Did you know that when are pre-approved for a mortgage you can mess it up? What’s more, even if you have a signed approval there are ways you can mess it up too? The most obvious example is if you lost your job. Income from employment is super important. However, there are other facts too that can impair the mortgage to close properly.
Every situation has is uniquely different. What’s more, there are altative solutions such as private financing that can provide relief. However, for the sake of this article, here 8 tips you can follow to ensure a smooth mortgage closing.
1. Avoid applying for new credit or loans
Applying for new credit cards may lower your credit bureau score. This matters more if your credit score is close to an important lending threshold. Certain lending programs have minimum credit score requirements that can change an approval decision or interest rate. When shopping for a home it might be tempting to open a Home Depot credit card and buy some new power tools. Resist the urge!
2. Leave your existing debt accounts alone
Closing your existing debt accounts can lower your credit score. Cleaning up the accounts might seem like a good idea but the credit bureau report considers the usage of your debt compared to your limit on one credit card. Also, it looks at overall credit availability. Like the Beatles would say… let it be.
3. Keep a paper trail if moving money around
Confirming the down payment is required because of Federal anti-money laundering laws. The way this is done is through 90-day history of the money in bank/investment accounts. Moving money around too much makes down payment confirmation more difficult. Furthermore, moving money around without a paper trail will make it impossible to meet the requirements for confirming down payment. You’re not a money launderer are you?
4. Avoid raising your debt levels
The amount of mortgage you can be approved for is calculated through the debt servicing ratios. Unsecured revolving debt, such as credit cards, have a more punitive effect on the ratios. When your pre-approval was done at on a certain date, it’s quite common for a lender to ask for a refreshed credit bureau report. If the debt that is carried month to month increases then it may push the ratios outside acceptable limits.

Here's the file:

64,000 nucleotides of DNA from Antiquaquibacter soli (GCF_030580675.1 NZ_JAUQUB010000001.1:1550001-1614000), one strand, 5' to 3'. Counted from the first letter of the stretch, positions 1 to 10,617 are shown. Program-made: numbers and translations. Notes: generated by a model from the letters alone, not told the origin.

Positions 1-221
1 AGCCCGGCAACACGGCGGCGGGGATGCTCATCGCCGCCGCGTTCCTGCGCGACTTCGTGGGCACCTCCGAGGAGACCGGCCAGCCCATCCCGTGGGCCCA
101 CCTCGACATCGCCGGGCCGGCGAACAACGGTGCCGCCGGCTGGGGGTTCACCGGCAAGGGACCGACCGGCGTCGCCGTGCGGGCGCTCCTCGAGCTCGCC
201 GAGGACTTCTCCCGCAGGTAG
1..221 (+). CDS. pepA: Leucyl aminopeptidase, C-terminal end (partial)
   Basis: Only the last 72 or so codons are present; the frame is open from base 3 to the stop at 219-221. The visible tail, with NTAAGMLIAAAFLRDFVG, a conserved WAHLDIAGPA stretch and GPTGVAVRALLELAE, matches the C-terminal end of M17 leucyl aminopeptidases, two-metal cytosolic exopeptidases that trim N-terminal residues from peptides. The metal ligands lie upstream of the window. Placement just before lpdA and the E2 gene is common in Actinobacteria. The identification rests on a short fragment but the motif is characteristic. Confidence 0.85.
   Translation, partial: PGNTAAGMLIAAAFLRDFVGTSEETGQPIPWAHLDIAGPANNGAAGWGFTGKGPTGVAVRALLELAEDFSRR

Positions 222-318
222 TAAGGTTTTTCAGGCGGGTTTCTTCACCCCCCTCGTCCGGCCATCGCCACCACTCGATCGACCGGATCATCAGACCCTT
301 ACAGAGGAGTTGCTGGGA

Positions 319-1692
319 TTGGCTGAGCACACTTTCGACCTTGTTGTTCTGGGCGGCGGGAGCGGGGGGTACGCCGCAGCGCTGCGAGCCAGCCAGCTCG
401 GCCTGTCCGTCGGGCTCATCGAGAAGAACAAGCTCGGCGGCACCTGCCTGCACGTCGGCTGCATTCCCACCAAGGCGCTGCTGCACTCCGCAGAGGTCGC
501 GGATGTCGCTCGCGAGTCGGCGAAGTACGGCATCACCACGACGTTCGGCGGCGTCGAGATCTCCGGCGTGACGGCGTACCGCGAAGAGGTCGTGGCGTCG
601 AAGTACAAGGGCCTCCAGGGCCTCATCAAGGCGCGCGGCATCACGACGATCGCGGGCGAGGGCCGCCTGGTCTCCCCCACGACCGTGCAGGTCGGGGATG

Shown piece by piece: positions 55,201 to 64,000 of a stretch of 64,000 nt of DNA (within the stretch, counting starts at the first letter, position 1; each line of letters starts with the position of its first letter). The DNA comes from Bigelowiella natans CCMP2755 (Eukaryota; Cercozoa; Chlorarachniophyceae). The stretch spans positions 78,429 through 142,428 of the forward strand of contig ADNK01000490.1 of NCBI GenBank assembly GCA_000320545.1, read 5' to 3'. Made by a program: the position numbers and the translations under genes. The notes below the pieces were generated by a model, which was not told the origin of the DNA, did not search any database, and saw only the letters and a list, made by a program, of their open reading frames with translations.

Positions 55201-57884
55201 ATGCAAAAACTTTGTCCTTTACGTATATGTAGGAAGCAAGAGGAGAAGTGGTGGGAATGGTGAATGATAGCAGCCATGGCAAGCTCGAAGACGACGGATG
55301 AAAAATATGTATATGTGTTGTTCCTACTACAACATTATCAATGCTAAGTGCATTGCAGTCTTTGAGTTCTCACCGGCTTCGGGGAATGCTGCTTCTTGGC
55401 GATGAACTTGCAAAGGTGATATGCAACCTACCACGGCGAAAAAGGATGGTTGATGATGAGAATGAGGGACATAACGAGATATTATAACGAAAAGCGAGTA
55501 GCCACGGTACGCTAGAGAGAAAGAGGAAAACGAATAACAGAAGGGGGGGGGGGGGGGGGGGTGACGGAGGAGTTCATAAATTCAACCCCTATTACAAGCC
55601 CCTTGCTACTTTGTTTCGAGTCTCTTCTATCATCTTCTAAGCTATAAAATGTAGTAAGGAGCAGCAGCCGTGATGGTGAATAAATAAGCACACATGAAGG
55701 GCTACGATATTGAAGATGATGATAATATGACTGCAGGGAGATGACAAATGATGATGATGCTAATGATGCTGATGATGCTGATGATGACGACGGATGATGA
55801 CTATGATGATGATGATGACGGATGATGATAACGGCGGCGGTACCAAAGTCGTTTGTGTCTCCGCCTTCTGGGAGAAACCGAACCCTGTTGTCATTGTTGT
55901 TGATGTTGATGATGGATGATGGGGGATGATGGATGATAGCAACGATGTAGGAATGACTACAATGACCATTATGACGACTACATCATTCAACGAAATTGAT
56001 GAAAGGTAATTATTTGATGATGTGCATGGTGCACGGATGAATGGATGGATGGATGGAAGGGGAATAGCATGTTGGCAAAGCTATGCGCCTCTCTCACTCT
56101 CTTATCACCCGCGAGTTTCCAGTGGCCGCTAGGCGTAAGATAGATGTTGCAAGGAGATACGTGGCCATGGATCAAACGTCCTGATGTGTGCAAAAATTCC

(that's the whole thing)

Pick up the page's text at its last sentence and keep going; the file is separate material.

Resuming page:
5. Keep making your other payments on time
Missing a payment on a phone or internet bill is reported to the credit bureaus. Missing a payment might can have a detrimental impact on your score. Stay on top of your mail and open those envelopes!
6. Resist buying a new car
Cha-ching! Purchasing a car with a loan or lease can again throw off your debt servicing ratios. What was once approvable may not be any more. Furthermore, if you are depleting savings, you may not have enough for the down payment or closing costs. Cars are a big cost with large monthly payments.
7.Don’t change jobs, especially if there is a probation period
A change in employment might be a positive such as a raise. While intuitively, it seems like a great idea, your lender will need to verify your employment. Depending on how you are employed, it may require two years of history before it’s possible. Furthermore, a probation period is a no-no for lenders. If you switch, definitely make sure you speak to your mortgage broker again.
8.Keep your savings intact
Closing a home requires money for a down payment and closing costs. A lender may require you to verify your cash reserves again.
Fixed Rate Update
Fixed rate mortgages are heavily driven by the yields in Government of Canada (GoC) bonds. The bond yield of the 5 year (GoC) bond stayed the same from last week at 1.02%. The rates offered vary from lender to lender and depend upon the factors such as transaction type, product features, insurability, amortization, LTV, credit score, closing period, etc. Today, I’m seeing a range in 5 year rates from 2.24% to 2.94% in the marketplace.
Variable Rate Update
Variable rate mortgages are based on the prime rate of the lender. The common prime rate with lenders is 2.70% and the Bank of Canada has a decidedly neutral bias towards raising or lowering. The discount to the prime rate varies from lender to lender and are impacted by many of the same factors as fixed rate. The rates offered on variable rates can be had for as low as 1.90% to 2.40%.
About the Author:
Ian Mucignat, CFA, is an independent mortgage agent at TMG The Mortgage Group. He graduated from Wilfrid Laurier University with a Bachelor of Business Administration, minoring in Economics and is a CFA Charterholder. Ian has worked in the mortgage industry since 2000 at lenders, banks, and brokerages. If you are purchasing, renewing, or refinancing your mortgage don’t hesitate to contact Ian directly for a free consultation.